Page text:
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Title: Phytosiderophore Effects on Subsurface Actinide Contaminants: Potential for Phytostabilization and Phytoextraction

Abstract

This project seeks to understand the influence of phytosiderophore-producing plants (grasses, including crops such as wheat and barley) on the biogeochemistry of actinide and other metal contaminants in the subsurface environment, and to determine the potential of phytosiderophoreproducing plants for phytostabilization and phytoextraction of actinides and some metal soil contaminants. Phytosiderophores are secreted by graminaceous plants such as barley and wheat for the solubilization, mobilization and uptake of Fe and other essential nutrients from soils. The ability for these phytosiderophores to chelate and absorb actinides using the same uptake system, as for Fe is being investigated though characterization of actinide-phytosiderophore complexes (independently of plants), and characterization of plant uptake of such complexes. We may also show possible harm caused by increased chelation of actinides, which may increase actinide mobilization & migration in the subsurface environment. This information can then be directly applied by either removal of harmful plants, or can be used to develop plant-based soil stabilization/remediation technologies. Such technologies could be the low-cost, low risk solution to many DOE actinide contamination problems.

Authors:
Publication Date:
Research Org.:
Los Alamos National Lab., Los Alamos, NM (US)
Sponsoring Org.:
USDOE Office of Science (SC) (US)
OSTI Identifier:
839155
Report Number(s):
EMSP-86687-2004
R&D Project: EMSP 86687; TRN: US200509%%323
Resource Type:
Technical Report
Resource Relation:
Other Information: PBD: 1 Jun 2004
Country of Publication:
United States
Language:
English
Subject:
37 INORGANIC, ORGANIC, PHYSICAL AND ANALYTICAL CHEMISTRY; 54 ENVIRONMENTAL SCIENCES; ACTINIDES; BARLEY; BIOGEOCHEMISTRY; CHELATES; CONTAMINATION; CROPS; NUTRIENTS; REMOVAL; SOILS; WHEAT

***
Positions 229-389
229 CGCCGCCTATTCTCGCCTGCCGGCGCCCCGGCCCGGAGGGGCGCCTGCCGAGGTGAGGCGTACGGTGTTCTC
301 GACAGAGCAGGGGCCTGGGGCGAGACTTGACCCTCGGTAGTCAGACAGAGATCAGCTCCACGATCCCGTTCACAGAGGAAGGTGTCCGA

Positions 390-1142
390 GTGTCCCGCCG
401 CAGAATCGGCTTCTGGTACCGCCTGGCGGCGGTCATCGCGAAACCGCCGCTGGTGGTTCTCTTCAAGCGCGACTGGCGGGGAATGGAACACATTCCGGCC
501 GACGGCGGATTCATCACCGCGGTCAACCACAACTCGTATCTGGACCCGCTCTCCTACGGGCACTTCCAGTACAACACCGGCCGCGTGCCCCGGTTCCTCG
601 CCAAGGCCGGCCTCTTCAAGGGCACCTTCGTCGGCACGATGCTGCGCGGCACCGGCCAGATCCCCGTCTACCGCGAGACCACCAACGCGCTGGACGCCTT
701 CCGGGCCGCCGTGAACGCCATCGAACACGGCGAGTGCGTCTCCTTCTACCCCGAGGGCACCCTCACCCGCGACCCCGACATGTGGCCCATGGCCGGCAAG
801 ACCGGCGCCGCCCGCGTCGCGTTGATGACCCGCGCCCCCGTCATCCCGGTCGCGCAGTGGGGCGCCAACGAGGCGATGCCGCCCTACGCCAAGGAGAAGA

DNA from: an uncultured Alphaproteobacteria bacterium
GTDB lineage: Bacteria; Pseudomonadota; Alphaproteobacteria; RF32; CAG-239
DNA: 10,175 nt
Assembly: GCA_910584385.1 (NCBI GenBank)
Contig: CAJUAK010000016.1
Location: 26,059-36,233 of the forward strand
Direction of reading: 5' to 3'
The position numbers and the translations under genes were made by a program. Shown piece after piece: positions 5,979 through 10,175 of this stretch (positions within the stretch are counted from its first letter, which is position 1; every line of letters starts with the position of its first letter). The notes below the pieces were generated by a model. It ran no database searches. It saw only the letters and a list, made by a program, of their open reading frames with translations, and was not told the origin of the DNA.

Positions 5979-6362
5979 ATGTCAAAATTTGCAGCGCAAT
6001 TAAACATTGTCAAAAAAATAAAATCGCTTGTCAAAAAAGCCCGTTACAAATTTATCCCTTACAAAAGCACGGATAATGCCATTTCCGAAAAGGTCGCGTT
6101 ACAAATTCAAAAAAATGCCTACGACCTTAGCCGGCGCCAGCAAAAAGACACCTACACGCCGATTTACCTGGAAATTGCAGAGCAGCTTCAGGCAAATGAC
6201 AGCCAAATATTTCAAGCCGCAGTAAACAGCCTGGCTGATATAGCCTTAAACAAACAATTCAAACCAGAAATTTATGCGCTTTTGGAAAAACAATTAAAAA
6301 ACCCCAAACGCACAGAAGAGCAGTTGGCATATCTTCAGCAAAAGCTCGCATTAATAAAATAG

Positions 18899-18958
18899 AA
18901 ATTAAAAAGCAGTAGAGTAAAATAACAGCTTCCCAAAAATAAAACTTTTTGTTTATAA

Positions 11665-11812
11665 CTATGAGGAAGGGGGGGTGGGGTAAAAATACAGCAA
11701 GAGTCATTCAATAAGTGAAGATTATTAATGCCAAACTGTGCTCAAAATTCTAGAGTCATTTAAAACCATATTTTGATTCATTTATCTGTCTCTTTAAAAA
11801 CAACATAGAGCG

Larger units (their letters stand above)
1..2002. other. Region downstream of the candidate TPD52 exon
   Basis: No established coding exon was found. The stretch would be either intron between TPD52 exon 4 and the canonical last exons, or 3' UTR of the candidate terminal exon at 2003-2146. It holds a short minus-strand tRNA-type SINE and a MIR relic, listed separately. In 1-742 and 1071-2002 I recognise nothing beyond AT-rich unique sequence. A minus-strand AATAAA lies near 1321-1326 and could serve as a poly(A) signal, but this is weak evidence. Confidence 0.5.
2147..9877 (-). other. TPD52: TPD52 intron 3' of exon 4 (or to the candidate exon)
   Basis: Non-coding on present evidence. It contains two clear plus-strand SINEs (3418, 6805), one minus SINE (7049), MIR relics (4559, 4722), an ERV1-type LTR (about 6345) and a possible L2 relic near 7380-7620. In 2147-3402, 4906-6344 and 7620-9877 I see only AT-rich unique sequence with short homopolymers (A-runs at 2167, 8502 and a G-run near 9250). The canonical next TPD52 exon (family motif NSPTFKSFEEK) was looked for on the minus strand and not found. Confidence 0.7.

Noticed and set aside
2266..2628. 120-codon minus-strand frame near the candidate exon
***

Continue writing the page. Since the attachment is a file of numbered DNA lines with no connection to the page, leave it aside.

Citation Formats

Ruggiero, Christy. Phytosiderophore Effects on Subsurface Actinide Contaminants: Potential for Phytostabilization and Phytoextraction. United States: N. p., 2004. Web. doi:10.2172/839155.
Ruggiero, Christy. Phytosiderophore Effects on Subsurface Actinide Contaminants: Potential for Phytostabilization and Phytoextraction. United States. https://doi.org/10.2172/839155
Ruggiero, Christy. Tue . "Phytosiderophore Effects on Subsurface Actinide Contaminants: Potential for Phytostabilization and Phytoextraction". United States. https://doi.org/10.2172/839155. https://www.osti.gov/servlets/purl/839155.
@article{osti_839155,
title = {Phytosiderophore Effects on Subsurface Actinide Contaminants: Potential for Phytostabilization and Phytoextraction},
author = {Ruggiero, Christy},
abstractNote = {This project seeks to understand the influence of phytosiderophore-producing plants (grasses, including crops such as wheat and barley) on the biogeochemistry of actinide and other metal contaminants in the subsurface environment, and to determine the potential of phytosiderophoreproducing plants for phytostabilization and phytoextraction of actinides and some metal soil contaminants. Phytosiderophores are secreted by graminaceous plants such as barley and wheat for the solubilization, mobilization and uptake of Fe and other essential nutrients from soils. The ability for these phytosiderophores to chelate and absorb actinides using the same uptake system, as for Fe is being investigated though characterization of actinide-phytosiderophore complexes (independently of plants), and characterization of plant uptake of such complexes. We may also show possible harm caused by increased chelation of actinides, which may increase actinide mobilization & migration in the subsurface environment. This information can then be directly applied by either removal of harmful plants, or can be used to develop plant-based soil stabilization/remediation technologies. Such technologies could be the low-cost, low risk solution to many DOE actinide contamination problems.},
doi = {10.2172/839155},
url = {https://www.osti.gov/biblio/839155}, journal = {},
number = ,
volume = ,
place = {United States},
year = {2004},
month = {6}
}